The scheme is managed by Keith Goodwin who, with scheduler Bryan Carey and Assistant Manager Debbie Harris, supply the public with a range of options, centred around a demand-responsive transport system with a fare structure and a door-to-door service for paid-up members, of which there are currently 720. Of course, bus passes are also accepted after 9.30am.
“In fact, 60% of what we do is shopping trips,” says Keith. “The Door To Door service is open to members who pay £15 a year to join and then pay what is basically a mileage charge for each trip, worked with a banded fare structure.”
The service – run under the auspices of a Section 22 Community Bus Permit – is so focused on this core business that one of the vehicles even has a dedicated space for supermarket shopping boxes. But all of the vehicles are wheelchair accessible.
Not all passengers want to go shopping. A proportion book a ride to reach luncheon clubs, day centres and other social activities: “Most of our customers have either mobility issues or perhaps can’t carry shopping,” says Keith. “It’s a lifeline for many people; some have told us that, before they took their first trip with us, they hadn’t left the house for two years.
“Many have no immediate next of kin to care for them but for others, it’s just a matter of pride that they don’t like to ask for lifts. But that’s what we’re here for.”
The crew of nine regular drivers work a shift pattern from 8am until 6pm. Two additional drivers handle group hire. All are paid: “The majority are people who have retired and often work because they want to give something back to their community,” says Keith. “As a result of the age profile, we have no problems with D1 entitlement.”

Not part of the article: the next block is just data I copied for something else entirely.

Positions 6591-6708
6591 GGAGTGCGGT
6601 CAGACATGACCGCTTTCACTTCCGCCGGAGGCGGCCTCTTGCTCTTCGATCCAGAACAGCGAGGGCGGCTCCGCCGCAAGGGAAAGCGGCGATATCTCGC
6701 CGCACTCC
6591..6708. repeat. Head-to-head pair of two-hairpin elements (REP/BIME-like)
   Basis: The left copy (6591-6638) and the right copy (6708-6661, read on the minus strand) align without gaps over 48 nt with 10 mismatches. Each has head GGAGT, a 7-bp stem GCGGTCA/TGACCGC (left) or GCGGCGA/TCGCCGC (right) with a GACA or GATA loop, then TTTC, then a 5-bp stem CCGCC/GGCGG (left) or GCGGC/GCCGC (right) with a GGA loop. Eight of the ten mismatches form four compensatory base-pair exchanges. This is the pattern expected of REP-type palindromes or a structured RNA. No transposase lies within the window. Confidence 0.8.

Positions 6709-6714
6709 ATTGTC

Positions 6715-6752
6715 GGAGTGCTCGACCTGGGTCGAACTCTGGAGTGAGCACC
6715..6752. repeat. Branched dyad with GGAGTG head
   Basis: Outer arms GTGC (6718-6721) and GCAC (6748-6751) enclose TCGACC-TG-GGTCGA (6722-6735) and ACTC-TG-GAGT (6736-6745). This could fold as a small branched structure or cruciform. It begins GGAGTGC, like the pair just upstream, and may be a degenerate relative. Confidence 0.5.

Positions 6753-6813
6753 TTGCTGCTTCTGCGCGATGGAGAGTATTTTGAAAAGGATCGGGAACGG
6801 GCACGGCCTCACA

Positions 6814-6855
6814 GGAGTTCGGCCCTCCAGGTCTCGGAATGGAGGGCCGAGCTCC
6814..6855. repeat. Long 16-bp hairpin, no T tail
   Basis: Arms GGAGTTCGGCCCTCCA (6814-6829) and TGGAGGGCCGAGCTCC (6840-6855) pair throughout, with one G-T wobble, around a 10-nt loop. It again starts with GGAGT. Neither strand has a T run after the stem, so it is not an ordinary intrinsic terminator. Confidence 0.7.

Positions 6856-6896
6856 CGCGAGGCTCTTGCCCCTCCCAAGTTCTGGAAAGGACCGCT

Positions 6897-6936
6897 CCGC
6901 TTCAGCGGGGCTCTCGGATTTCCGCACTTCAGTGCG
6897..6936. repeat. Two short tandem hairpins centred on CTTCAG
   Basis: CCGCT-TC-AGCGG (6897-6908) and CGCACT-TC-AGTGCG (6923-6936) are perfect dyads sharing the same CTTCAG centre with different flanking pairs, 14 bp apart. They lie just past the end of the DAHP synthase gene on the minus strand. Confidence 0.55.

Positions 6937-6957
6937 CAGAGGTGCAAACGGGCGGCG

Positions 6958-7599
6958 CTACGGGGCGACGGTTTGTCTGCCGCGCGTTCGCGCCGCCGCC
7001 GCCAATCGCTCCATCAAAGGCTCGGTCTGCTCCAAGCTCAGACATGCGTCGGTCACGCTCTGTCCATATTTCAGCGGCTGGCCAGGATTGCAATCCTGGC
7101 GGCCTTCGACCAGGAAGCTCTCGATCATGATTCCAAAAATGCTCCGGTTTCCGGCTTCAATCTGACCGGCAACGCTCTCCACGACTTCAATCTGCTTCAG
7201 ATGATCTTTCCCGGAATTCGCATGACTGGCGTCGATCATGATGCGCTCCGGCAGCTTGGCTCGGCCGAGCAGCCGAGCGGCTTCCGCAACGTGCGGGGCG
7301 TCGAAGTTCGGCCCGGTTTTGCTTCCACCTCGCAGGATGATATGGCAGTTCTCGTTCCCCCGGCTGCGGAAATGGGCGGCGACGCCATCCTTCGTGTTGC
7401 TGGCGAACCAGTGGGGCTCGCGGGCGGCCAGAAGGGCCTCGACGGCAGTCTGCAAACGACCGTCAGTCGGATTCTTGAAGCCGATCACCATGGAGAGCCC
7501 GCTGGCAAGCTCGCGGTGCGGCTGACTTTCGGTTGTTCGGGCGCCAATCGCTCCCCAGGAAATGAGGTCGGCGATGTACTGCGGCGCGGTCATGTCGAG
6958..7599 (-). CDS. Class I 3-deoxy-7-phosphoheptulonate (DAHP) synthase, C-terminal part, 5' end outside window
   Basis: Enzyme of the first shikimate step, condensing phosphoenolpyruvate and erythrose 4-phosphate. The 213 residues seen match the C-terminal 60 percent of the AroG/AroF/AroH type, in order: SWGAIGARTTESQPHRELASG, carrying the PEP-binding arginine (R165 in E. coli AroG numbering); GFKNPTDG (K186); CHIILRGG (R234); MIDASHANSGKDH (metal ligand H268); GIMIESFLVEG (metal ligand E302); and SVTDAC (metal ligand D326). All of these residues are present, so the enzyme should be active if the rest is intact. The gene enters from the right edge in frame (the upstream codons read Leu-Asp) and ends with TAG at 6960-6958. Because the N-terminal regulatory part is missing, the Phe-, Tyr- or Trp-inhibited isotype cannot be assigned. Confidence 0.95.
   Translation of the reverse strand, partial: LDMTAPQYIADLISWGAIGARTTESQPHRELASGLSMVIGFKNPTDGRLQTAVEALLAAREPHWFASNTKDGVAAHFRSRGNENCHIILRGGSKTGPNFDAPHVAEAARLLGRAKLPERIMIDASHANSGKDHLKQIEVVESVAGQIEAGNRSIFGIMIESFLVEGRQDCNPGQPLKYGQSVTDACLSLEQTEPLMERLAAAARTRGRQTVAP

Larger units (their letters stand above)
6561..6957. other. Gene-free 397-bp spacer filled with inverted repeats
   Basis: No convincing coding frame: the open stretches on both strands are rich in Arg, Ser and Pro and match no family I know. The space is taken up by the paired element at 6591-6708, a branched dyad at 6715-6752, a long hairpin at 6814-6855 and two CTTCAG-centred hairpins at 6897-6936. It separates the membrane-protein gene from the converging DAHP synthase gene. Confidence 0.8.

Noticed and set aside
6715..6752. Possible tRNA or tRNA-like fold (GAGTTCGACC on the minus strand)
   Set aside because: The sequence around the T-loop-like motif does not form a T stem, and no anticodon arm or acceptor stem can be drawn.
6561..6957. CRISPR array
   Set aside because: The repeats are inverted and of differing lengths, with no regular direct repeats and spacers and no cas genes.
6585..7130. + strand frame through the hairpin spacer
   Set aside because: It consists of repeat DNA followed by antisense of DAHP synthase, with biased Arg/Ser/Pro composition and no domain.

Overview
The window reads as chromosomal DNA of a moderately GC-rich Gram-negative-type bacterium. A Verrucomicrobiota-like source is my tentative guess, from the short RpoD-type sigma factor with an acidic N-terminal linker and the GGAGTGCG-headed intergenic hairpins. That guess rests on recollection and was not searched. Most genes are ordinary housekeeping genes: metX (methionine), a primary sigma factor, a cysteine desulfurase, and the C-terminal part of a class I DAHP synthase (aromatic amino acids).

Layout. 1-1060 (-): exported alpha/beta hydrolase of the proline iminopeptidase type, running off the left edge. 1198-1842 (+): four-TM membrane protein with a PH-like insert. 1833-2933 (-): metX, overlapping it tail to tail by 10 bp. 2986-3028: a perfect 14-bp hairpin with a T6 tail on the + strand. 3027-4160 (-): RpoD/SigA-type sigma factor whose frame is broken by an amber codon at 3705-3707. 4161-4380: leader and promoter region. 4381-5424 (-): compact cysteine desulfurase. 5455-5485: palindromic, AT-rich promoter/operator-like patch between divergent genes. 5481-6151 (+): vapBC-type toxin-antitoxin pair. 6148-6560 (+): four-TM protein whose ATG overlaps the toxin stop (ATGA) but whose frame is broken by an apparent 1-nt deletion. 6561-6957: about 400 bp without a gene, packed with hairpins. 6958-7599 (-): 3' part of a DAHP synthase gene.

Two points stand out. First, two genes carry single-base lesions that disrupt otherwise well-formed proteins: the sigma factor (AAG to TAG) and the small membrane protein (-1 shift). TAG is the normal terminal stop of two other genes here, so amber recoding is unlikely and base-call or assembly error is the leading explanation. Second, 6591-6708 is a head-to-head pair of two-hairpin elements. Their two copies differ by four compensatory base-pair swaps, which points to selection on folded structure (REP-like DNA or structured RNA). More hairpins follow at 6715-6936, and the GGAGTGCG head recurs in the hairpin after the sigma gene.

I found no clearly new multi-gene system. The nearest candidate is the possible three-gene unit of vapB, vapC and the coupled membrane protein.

Keeping its focus on quality has led to several initiatives. For example, in terms of the vehicles’ maintenance, NDDS operates to PSV standard, with mechanical checks every eight weeks and daily walk-round checks, and NDDS achieved a CTA Quality Mark Level 1 in May 2014.
“The CTA Quality Mark was a great opportunity for us to take a look at ourselves. It was a lot of work,” says Keith. “We are always on the brink of new legislation, and getting the Quality Mark resolved a lot of issues.”
The fleet logistics are handled on computer using CATSS – a software system developed by Thames Valley CIC (Community Interest Company), itself owned by three community transport organisations. The software has thus been designed with operations like NDDS in mind, handling everything from scheduling to staff and vehicle management.
The need to run a tight ship is underlined by constant pressure on grant aid, though Keith says this forms less than half NDDS’ income: “We raise a further 10% from donations and additional money from a local trust funds,” he said. The rest is income from membership, hire fees and fares.
Although this gives NDDS a certain amount of independence, Keith says the future is always uncertain: “We could do so much more with more money. We find it difficult to find funders who will make a long-term commitment. The service relies on the trust and council.”
One factor restricting s is NDDS’ requirement to work within the confines of Northampton Borough Council: “We get quite a few calls from villages outside of the borough but our registration restricts us to working within the council area,” says Keith. “That said, we have a ‘refusal rate’ of just 5%.
“We don’t advertise ourselves because we want to maintain that reliability. If we overstretched our resources we’d not be able to deliver the services we want people to rely on.”